This patient has a medical history of cutis laxa and history of globe rupture in the left eye 10 years before presentation. His best corrected visual acuities with glasses on presentation was 20/50 in the right eye and 20/70 in the left eye. Slit lamp examination demonstrated diffuse peripheral thinning in both eyes and a temporal corneal opacity in the left eye.
His topography scans are below. Notable findings are the remarkable pachymetry values of 184 microns in the right eye and 194 microns in the left eye.
With highly irregular and very steep corneas, the patient would benefit from a large diameter scleral lens with higher sagittal depth to protect the limbus from congestion. He was fit in a 18.5 mm diameter BostonSight scleral lens, and was able to achieve vision of 20/20 in both right and left eyes.
Image 11, below, shows the BostonSight Scleral lens fitting over the area of corneal thinning. This lens provided the patient with 20/20 vision.
Image 11: Courtesy of Dr. Patel
For similar patients with highly irregular corneas or advanced stage disease, impression molding technology like the EyePrint Pro
could be considered. Scleral topography can also provide additional information to create the best lens.
Image 12 demonstrates making a mold of a patient’s eye using EyePrint Pro.
Case 3: Dry eye disease
Case 3: Dry Eye Disease
A 26-year-old female medical student with a history of Ankylosing Spondylitis treated systemically with Humira and Methotrexate presented with complaints of severe dry eye after LASIK 4 years prior. She was referred by outside OMD for scleral lens fitting. Best corrected spectacle VA was OD 20/20, OS 20/20. Ocular therapies at time of presentation were Restatis 4/4, Xiidra 2/2, Lotemax 2/2, PF Artificial Tears, Autologus Serum Tears prn, Lacriserts, Azasite, Ointment qhs, punctal plug on both upper and lower lids and Prokera treatments. The goal of a scleral lens fitting was to improve patient comfort and possibly limit topical medications.
Image 13 shows The patient was fit with BostonSight Scleral 18.5 mm OU 20/20, Optimum Infinite.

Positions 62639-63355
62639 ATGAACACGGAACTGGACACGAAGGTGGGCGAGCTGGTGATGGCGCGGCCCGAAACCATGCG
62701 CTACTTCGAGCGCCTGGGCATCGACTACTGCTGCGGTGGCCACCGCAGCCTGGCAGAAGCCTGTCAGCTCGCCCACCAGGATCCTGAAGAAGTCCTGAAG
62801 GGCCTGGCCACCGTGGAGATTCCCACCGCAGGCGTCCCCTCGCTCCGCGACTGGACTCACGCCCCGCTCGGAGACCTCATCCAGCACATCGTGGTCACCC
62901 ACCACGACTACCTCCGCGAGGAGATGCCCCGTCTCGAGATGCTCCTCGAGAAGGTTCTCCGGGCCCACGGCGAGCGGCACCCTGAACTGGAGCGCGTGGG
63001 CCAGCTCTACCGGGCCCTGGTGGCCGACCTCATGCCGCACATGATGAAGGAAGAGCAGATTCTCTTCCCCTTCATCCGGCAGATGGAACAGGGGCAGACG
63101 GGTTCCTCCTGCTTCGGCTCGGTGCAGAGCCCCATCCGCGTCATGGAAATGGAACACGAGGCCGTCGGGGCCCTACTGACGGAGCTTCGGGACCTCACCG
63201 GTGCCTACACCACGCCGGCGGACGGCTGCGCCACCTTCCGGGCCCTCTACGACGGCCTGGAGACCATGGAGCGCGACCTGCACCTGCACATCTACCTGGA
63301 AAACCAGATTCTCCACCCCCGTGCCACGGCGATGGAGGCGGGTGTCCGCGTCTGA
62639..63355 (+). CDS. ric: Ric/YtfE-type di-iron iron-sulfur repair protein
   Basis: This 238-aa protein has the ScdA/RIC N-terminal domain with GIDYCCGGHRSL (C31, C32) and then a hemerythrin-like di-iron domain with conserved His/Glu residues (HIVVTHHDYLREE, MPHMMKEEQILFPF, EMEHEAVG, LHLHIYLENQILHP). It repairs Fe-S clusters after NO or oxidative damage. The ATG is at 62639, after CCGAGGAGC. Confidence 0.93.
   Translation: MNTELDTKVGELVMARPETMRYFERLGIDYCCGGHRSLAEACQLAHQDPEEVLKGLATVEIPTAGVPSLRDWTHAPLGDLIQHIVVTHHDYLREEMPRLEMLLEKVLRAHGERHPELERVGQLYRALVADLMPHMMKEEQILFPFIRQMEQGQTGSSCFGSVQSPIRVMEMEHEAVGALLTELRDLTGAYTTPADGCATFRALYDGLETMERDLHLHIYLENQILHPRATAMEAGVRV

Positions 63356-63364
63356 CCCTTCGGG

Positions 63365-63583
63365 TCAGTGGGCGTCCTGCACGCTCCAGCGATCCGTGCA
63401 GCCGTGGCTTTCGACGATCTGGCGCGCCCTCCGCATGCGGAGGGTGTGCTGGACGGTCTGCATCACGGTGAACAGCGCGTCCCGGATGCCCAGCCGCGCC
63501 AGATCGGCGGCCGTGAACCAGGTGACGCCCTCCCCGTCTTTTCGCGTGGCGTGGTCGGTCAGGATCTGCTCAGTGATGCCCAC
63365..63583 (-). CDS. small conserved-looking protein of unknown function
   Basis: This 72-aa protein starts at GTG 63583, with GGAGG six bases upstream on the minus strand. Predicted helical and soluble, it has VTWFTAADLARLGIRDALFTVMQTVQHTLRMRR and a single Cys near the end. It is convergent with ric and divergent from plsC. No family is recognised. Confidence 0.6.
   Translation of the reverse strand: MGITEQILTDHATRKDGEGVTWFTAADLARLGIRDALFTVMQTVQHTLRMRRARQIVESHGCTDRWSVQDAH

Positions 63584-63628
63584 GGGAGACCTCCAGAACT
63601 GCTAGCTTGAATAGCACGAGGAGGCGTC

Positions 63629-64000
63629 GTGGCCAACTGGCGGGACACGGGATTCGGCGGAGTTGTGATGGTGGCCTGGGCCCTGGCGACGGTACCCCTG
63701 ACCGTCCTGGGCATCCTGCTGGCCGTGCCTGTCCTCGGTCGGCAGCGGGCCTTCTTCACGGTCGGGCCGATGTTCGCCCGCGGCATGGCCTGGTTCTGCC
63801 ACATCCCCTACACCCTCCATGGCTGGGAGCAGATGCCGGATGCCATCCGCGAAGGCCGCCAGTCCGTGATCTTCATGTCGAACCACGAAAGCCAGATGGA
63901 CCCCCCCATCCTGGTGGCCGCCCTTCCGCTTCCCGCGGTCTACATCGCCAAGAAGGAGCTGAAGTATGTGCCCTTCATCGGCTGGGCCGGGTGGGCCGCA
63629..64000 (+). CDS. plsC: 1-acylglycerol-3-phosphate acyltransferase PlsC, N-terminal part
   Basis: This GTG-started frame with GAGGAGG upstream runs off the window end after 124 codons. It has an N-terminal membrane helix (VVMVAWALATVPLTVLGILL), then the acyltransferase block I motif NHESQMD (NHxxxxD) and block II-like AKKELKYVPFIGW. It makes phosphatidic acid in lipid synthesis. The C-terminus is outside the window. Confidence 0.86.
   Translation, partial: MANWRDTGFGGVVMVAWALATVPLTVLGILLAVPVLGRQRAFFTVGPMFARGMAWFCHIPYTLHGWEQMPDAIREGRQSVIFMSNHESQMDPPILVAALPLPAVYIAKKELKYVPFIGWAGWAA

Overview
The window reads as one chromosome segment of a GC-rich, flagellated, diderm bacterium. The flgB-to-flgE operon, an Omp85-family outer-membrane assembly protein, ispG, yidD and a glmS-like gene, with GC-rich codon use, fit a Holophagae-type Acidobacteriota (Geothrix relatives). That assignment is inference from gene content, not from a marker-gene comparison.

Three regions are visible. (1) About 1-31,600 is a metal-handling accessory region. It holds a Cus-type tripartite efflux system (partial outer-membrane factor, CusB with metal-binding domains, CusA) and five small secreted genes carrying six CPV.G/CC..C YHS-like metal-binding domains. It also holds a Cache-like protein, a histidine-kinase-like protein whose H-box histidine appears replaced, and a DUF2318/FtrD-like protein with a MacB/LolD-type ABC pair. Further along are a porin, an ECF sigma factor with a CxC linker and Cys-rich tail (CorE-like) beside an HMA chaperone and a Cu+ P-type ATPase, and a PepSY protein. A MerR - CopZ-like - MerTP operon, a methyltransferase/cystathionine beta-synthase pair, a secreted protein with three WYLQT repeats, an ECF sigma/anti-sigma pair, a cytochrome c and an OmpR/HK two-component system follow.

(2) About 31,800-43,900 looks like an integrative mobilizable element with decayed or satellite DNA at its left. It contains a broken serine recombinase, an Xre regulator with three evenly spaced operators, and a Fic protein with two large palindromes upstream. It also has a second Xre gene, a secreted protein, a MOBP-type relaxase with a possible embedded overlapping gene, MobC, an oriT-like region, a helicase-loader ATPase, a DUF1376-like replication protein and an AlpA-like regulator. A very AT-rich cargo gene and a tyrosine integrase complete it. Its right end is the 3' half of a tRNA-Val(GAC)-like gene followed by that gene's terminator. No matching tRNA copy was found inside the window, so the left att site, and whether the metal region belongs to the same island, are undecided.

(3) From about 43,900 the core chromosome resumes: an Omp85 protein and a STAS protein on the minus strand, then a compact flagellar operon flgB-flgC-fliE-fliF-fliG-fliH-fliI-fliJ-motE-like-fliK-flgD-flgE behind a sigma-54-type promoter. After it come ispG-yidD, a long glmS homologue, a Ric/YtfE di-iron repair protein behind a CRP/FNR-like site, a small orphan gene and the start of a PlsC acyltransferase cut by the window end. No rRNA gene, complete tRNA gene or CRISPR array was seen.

Image courtesy of Dr. Patel
Case 4: Stevens-Johnson Syndrome
Case 4: Stevens-Johnson syndrome
A 47-year-old female presented with chronic eye pain, itching, and decreased vision in both eyes. Her medical history was significant for Stevens-Johnson Syndrome which was presumed to be from a doxycycline reaction. She had severe ocular surface disease, symblepharon OU, and a history of punctate epithelial defects and trichiasis. She had scheduled surgery for her brunescent cataracts, but her surgeon elected to postpone the operation until her ocular surface was better managed. She was unsuccessful with multiple therapies to manage her ocular surface symptoms, and was wearing a bandage contact lens in both eyes. Her best corrected visual acuities with Kontur lenses on presentation was 20/200 in the right and left eyes. Her intractable ocular surface disease is demonstrated below and was a large contributor to her poor vision.
She was fit with a scleral lens which provided much improved vision. However, because of her Stevens-Johnson syndrome, there were apparent deficiencies with the lens wetting, as shown below. Adding a coating like Tangile Hydra-PEG is a great option for lens wettability and enhanced comfort.
After the coating was added, the patient had clear and comfortable vision with scleral lenses–a notable 20/20 vision in both eyes! This was a necessary step to improve her ocular surface for cataract surgery as well provide enhanced vision, protection, and comfort.
Corneal ectasias and keratoconjunctivitis sicca can be visually debilitating conditions, but patient outcomes continue to improve as diagnostic and imaging technologies develop. Testing is a critical adjunct to the clinical examination to fully understand the severity and progression of anterior segment diseases. The treatment plans for keratoconus and dry eye disease often follow a stepwise approach for improved vision and symptoms. These plans should include scleral lenses, as they are an excellent option to preserve vision before more challenging therapies, like surgery, are needed. The ability to customize parameters and create a uniform refracting surface positions scleral lenses as a promising treatment option for patients.
- McMonnies CW. Mechanisms of rubbing-related corneal trauma in keratoconus. Cornea. 2009;28(6):607-615.
- Craig JP et al. TFOS DEWS II Report Executive Summary. Ocul Surf. 2017 Oct;15(4):802-812.